Weigh up your options in calf milk replacers

With so many calf milk replacers (CMR) on the market, it can be difficult to know which one to choose.

“Weigh up the options, know your objectives and look at the facts behind the label,” said Cargill’s Calf and Heifer Specialist, Bianca Theeruth. “When you weigh up performance and cost, the cheapest product may not be the best option for value for money.”

Producers first need to consider the type of CMR that’s best suited to their system. For example, a CMR for beef calves will be different to one more suited for dairy calves.

There is no difference in performance parameters – average daily live-weight gain, intake and feed conversion efficiency – between skim and whey-based CMR-fed calves.

“But even that is not enough,” said Ms. Theeruth. “It’s not just about the CMR’s ingredients, but the quality of those ingredients is also important.”

CMR powders are not all formulated the same or made from the same ingredients, as the source of the skim or whey can be different. “So, I would encourage digging a bit deeper and not taking the label at face value. I believe that you get what you pay for.”

Ms. Theeruth puts particular stress on this for those rearing valuable dairy heifer calves. “Producers will generally see a better return on investment through improved performance from spending a little more on a higher-spec product.”

Ms. Theeruth says skim-based powders are ideal for putting a shine on calf coats, and get them looking their best for market. “They’re also better at keeping the calf satiated for longer, as they form a clot in the calf’s abomasum,” she explained.

“This will stay there and be slowly broken down in between six and 10 hours. Whey-based powders, however, don’t form a clot and pass through the calf’s abomasum in fewer than two hours,” stated Ms. Theeruth.

That doesn’t mean that whey won’t keep calves satiated and well-nourished. “There is plenty of published work that shows that there is no difference in performance between the two, in terms of feed conversion efficiency or daily live-weight gain.“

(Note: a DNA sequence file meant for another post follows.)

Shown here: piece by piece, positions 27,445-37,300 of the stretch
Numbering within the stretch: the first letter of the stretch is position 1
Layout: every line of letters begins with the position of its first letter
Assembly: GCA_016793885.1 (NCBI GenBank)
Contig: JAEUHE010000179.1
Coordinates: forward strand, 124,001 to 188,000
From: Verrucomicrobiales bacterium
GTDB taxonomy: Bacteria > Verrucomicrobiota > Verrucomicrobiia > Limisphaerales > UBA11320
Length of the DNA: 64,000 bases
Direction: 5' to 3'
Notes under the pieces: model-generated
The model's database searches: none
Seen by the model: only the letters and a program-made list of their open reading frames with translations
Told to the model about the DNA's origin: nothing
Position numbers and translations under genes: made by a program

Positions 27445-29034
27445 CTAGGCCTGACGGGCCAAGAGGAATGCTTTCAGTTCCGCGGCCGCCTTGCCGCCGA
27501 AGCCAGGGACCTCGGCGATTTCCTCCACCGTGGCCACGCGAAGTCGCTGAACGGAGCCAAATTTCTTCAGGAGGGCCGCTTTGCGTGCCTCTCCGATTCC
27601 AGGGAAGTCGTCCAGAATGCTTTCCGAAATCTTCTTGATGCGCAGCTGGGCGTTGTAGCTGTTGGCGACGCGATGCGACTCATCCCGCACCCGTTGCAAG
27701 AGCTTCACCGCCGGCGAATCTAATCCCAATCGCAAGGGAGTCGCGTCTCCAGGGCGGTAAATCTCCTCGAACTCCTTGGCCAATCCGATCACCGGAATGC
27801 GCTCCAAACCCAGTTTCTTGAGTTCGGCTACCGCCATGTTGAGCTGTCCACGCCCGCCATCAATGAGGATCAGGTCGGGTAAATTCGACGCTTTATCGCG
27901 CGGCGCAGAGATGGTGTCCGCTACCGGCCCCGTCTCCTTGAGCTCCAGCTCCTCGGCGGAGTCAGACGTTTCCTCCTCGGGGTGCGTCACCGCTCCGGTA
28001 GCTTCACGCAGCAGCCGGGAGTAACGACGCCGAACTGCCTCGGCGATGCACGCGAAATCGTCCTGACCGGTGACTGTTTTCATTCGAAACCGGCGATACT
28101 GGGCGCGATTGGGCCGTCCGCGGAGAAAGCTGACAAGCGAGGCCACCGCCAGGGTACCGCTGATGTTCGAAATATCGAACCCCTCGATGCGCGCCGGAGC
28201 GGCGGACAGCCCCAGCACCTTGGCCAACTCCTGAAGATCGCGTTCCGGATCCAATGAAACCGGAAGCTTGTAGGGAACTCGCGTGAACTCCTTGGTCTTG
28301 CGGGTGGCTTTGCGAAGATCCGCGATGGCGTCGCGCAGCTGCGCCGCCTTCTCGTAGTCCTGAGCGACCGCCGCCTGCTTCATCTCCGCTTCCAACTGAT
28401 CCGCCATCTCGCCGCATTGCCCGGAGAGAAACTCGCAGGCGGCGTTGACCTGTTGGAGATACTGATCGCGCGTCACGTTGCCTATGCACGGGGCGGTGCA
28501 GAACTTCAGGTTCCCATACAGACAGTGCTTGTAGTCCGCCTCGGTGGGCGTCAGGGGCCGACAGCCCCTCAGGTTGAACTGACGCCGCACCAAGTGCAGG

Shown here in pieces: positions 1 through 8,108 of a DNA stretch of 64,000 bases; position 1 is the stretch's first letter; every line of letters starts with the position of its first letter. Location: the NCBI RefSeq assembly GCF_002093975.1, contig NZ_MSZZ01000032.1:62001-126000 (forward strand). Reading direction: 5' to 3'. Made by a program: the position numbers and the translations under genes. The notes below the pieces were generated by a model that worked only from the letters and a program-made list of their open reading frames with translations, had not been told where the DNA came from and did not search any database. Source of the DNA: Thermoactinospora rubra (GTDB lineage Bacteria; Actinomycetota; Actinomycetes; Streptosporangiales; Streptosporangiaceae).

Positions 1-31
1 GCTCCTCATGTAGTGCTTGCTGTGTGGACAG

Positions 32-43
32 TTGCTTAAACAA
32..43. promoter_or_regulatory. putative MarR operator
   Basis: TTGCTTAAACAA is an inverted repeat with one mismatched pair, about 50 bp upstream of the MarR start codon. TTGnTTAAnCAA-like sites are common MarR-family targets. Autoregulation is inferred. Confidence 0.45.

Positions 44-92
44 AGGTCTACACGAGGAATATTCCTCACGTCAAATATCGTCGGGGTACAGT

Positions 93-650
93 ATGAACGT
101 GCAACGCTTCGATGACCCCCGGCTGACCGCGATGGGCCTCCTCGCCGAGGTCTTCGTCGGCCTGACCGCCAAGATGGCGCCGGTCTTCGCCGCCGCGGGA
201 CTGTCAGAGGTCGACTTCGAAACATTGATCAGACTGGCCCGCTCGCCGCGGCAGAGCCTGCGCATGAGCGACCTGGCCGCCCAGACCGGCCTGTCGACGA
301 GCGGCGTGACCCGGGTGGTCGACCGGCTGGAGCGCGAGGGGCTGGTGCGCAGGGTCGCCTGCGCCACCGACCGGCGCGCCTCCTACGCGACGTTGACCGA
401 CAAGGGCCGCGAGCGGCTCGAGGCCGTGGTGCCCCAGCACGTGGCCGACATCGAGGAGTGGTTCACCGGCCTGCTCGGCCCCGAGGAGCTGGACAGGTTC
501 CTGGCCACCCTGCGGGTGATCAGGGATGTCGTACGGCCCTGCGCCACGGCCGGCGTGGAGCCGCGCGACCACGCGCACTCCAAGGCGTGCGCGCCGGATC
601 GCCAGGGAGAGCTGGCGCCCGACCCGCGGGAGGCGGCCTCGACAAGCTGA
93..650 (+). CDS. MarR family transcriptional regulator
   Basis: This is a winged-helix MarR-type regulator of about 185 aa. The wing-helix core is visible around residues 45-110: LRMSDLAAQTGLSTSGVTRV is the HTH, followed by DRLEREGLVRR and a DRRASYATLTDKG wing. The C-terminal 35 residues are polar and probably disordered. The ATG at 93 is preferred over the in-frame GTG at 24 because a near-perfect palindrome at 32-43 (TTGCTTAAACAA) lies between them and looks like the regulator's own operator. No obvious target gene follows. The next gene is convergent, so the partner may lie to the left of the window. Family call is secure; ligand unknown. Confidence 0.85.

A quality CMR will do a good job if it’s the right one for the system. It will come down to your individual set-up and objectives.

CMR buyer’s checklist:

  • The type of CMR required will depend on your rearing system, disease risk and rearing objectives (e.g. dairy or beef).
  • Check the basic information on the label. Constituent levels should fall within published ranges (see table 1).
  • Determine whether the CMR is skim-based or whey-based. If whey powder is the first ingredient listed, then the CMR is whey-based and vice versa for a skim-based CMR.
  • In the case of skim-based CMR, find out the inclusion rate of the skim milk or skim derivatives, as this will determine clotting ability. Skim derivatives can include butter milk, whole milk powder and casein.
  • Skim derivatives are usually cheaper, but it is important to know the quality and processing method of these derivatives. These factors can affect feeding characteristics and nutritional value. CMR’s that include skim milk powder are considered premium products.
Table 1: Constituent level ranges for CMRs

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